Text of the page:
«Cheaper imported oil is a huge bonanza for Europe, even if it produces deflation. It is, however, a lost opportunity if monetary policy is unable to take advantage to enhance the effect through easier monetary policy», says Kenneth Rogoff, Harvard’s Thomas D. Cabot Professor of Public Policy and Professor of Economics.
Interview by Jorge Nascimento Rodrigues
© JNR 2015
Oil prices at lows since more than 5 years and a half, the Euro at lows to the US dollar since 2005 and inflation in the Euro Zone below 0% can boost the European Economy if the European Central Bank (ECB) acts taking advantage of the triple situation. It is a gold opportunity for Mario Draghi to avoid the “japonization” of the region.
You said that is a once in a generation shock this reverse oil shock since june 2014. Why?
Large oil swings are more a once a decade occurrence. What I meant is that the combination of new shale technology (sharply raising production outside OPEC) combined with a dramatic and potentially historic slowdown in China’s 35 year growth spurt is a highly unusual combination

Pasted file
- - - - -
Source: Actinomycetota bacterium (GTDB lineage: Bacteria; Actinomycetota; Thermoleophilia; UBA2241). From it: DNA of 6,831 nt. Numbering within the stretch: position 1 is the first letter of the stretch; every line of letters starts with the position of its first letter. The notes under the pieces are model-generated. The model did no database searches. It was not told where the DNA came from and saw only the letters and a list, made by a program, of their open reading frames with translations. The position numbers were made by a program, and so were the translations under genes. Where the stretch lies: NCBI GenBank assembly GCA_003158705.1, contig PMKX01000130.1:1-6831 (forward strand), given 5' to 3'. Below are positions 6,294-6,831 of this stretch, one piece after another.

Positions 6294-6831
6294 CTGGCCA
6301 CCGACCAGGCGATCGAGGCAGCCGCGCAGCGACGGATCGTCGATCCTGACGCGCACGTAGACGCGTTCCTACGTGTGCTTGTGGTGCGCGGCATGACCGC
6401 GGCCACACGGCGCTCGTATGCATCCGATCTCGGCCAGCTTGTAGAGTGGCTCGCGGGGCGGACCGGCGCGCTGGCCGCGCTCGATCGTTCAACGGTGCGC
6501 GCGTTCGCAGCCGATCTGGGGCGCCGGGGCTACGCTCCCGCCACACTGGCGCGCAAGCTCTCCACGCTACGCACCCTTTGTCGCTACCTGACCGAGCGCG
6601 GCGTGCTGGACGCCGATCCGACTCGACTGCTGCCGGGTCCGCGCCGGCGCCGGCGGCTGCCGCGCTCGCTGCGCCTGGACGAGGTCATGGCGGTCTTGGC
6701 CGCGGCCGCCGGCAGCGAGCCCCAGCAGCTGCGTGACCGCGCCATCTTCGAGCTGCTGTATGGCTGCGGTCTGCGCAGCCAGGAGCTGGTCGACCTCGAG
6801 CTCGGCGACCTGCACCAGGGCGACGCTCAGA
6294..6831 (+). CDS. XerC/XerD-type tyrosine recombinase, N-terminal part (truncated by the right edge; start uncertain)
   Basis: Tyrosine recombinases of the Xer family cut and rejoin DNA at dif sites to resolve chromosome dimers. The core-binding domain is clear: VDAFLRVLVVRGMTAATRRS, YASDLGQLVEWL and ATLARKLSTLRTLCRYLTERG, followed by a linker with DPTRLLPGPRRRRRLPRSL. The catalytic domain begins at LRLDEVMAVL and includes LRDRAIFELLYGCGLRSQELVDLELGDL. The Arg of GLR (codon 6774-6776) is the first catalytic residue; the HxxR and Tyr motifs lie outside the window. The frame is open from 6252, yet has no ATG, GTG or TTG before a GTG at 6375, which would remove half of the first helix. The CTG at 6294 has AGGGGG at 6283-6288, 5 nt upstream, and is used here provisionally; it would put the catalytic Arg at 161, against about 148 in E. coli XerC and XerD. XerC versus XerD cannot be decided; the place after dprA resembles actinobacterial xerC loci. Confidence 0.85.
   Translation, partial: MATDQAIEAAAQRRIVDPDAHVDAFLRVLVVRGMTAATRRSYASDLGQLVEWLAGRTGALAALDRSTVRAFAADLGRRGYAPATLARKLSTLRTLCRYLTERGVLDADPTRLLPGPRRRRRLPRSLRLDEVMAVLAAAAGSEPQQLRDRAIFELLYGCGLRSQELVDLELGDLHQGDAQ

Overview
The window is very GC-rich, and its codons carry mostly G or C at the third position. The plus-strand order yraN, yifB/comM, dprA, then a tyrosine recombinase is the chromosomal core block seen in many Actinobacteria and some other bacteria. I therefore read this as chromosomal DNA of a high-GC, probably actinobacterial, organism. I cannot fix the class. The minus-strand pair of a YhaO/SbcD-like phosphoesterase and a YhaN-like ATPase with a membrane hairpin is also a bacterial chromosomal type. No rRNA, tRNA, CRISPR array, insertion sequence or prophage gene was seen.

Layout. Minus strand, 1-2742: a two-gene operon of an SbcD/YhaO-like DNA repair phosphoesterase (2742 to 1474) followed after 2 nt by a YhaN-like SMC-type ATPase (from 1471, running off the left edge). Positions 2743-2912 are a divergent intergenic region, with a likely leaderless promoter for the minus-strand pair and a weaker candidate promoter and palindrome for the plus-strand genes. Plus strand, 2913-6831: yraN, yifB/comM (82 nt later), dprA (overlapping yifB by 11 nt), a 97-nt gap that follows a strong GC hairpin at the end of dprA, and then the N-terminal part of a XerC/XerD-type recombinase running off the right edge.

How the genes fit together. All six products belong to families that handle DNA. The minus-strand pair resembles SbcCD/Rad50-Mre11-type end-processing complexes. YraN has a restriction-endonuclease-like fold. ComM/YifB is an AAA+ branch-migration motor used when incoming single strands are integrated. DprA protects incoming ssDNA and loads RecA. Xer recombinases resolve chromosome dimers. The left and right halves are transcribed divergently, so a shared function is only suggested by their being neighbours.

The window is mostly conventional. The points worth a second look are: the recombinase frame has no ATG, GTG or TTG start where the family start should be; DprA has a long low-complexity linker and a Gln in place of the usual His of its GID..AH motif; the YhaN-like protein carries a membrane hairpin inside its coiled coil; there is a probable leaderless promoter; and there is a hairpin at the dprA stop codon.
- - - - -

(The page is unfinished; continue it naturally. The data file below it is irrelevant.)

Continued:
Do you think we can repeat the reverse oil shock from mid 2008 until 2009?
The 2008-09 shock reflected meltdown in advanced economies. This time, the oil price drop is going to be a huge boost for Europe and Japan especially
Do you expect a change of strategy at June 5 OPEC meeting?
It is a very long way away. By then Venezuela may well have defaulted, Russia may have a full blown banking crisis, etc.
The indirect effect of oil price crash – via “imported disinflation” – boosting the deflation risks in the Euro zone in 2015 is a serious problem, or ECB knows how to deal with that risk?
Cheaper imported oil is a huge bonanza for Europe, even if it produces deflation. It is, however, a lost opportunity if monetary policy is unable to take advantage to enhance the effect through easier monetary policy.